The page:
Friday, April 18, 2008

Scrambies Celebrates the 10th Anniversary of the National Biscuit Company's On the Dance Floor

On April 18, 1998 my old band, the National Biscuit Company, released its first full-length album (following two EPs), On the Dance Floor. In honor of this anniversary, Scrambies is making the album's five best tracks available for free. (You can buy the rest at iTunes, but I'm not sure that any of the songs is worth the 99ยข you'd pay for it.) Here they are (MP3s all):

Five years ago, in honor of the fifth anniversary of Dance Floor's release, I wrote (using the moniker Jefferson Wilson) a piece called "I Think I Flipped Along the Way: The Legacy of On the Dance Floor" for It tells you more than you could ever want to know about this otherwise forgettable musical recording. Here's a taste:

On the Dance Floor was certainly not an ambitious studio album. The project, recorded on two ADAT machines in a home studio over the course of a few weeks for $400, was certainly no masterpiece. "If I remember correctly," Tinley recalls, "Tim was under the impression that we'd just recorded 12 demos. He didn't find out that we planned to release an album until it was too late." . . .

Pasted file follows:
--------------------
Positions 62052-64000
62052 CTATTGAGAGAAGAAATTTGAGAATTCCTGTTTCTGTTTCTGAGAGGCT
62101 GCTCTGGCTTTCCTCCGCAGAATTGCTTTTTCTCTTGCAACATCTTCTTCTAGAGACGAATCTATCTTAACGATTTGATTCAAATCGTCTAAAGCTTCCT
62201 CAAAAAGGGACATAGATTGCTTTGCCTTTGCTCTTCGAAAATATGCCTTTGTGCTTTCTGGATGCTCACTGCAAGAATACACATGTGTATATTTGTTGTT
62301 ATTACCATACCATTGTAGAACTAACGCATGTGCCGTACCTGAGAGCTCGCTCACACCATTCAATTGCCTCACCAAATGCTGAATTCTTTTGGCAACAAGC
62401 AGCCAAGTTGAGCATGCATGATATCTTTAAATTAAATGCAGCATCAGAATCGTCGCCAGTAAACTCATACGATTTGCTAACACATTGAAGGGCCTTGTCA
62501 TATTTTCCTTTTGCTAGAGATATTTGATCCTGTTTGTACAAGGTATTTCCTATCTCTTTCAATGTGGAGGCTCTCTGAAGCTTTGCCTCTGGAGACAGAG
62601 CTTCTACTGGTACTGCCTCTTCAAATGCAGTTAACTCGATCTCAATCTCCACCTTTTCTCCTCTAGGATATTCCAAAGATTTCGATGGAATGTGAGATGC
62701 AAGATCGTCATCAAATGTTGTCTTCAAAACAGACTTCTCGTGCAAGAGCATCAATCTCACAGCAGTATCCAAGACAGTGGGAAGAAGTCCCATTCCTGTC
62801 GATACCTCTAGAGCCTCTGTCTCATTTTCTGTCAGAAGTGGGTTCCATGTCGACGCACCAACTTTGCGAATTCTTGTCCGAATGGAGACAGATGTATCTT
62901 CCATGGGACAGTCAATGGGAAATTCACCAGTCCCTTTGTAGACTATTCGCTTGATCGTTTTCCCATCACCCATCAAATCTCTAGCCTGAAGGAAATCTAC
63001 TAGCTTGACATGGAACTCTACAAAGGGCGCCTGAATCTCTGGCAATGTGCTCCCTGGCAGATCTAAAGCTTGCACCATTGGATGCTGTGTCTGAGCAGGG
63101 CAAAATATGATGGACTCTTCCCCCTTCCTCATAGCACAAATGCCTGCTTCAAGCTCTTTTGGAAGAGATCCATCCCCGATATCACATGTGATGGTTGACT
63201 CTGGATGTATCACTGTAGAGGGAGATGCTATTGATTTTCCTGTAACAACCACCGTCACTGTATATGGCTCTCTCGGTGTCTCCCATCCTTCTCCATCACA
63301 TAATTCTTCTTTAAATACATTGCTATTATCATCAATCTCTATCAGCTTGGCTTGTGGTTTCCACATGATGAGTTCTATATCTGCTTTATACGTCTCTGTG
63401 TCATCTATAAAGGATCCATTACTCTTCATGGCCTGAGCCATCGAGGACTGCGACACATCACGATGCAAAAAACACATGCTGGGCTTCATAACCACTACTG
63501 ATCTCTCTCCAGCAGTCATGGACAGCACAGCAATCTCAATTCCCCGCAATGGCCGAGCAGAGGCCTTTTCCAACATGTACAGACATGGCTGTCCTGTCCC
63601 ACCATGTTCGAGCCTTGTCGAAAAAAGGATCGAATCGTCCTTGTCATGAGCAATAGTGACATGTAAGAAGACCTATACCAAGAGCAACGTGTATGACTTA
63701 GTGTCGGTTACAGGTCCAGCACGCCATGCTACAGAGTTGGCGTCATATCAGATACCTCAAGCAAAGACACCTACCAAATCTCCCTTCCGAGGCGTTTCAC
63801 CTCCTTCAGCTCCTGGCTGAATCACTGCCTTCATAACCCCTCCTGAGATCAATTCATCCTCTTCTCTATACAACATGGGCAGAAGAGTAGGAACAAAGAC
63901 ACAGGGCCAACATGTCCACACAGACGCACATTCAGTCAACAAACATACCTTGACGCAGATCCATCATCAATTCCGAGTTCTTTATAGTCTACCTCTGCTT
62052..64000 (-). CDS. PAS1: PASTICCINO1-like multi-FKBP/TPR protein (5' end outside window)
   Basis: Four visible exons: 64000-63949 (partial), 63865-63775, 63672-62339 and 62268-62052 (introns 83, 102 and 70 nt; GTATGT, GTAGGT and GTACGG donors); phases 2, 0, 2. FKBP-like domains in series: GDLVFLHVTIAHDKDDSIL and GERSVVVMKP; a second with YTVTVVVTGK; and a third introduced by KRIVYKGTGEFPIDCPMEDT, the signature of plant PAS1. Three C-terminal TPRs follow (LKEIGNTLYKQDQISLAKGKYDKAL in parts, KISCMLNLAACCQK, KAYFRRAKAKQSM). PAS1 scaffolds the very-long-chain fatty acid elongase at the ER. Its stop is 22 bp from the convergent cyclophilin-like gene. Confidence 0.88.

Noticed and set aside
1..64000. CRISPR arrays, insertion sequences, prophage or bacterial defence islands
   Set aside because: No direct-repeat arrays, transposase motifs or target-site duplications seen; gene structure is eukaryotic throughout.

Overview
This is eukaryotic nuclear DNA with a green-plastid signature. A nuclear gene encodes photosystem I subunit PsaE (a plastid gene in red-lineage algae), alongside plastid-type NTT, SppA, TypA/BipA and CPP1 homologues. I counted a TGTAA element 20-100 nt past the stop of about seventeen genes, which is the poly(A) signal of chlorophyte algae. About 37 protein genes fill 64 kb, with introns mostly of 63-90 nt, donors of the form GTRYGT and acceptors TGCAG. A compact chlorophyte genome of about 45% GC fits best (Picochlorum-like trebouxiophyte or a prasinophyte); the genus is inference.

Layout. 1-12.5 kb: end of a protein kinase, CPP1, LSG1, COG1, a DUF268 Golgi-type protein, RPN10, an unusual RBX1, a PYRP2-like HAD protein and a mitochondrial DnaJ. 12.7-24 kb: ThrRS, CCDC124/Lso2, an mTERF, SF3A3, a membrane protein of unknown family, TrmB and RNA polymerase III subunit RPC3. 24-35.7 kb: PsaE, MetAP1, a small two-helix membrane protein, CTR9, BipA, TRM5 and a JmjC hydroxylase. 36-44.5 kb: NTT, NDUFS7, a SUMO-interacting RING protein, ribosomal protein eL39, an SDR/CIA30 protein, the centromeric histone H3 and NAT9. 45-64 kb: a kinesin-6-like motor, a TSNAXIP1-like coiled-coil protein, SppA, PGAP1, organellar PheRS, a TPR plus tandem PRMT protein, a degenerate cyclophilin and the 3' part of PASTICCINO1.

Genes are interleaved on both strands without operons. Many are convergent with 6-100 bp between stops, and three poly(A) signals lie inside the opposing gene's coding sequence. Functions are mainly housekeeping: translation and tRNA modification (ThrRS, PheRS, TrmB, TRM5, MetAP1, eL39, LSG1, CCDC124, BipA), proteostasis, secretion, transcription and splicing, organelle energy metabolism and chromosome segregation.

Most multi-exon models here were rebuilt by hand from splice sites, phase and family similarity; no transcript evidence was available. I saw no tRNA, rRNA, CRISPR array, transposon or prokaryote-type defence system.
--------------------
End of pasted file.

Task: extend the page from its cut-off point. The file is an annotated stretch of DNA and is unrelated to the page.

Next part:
On the Dance Floor is musically obvious: It opens with its snappy-title track; many of the songs are built on conventional major-key chord patters; a handful of mellow tunes break up the otherwise upbeat track listing; the album's penultimate track, "Take Me Home," is its longest and heaviest and is followed by "My Everything," the album's ethereal swan song. With regard to composition, the album is safe and uninspired with a few exceptions. The title track's intro builds into a memorable chorus that repeats throughout the remainder of the song only to be interrupted by an organ solo and a short bridge. "Empty," the only song written in a minor key, provides the listener with a much needed respite from the album's unapologetic pop tunes. "Nothing New," featuring Gober on lead vocals, is musically odd, mixing raunchy guitar riffs and jingle-jangle pop, all highlighted by Fuzzell's drum heroics.


Blogger elvisfreakshow said...

The bridge on "Dance Floor" is the best part of the song. Musically. Lyrically, the instruction to "move [my] hands all around and act like a mime" is a delight.

8:59 PM  

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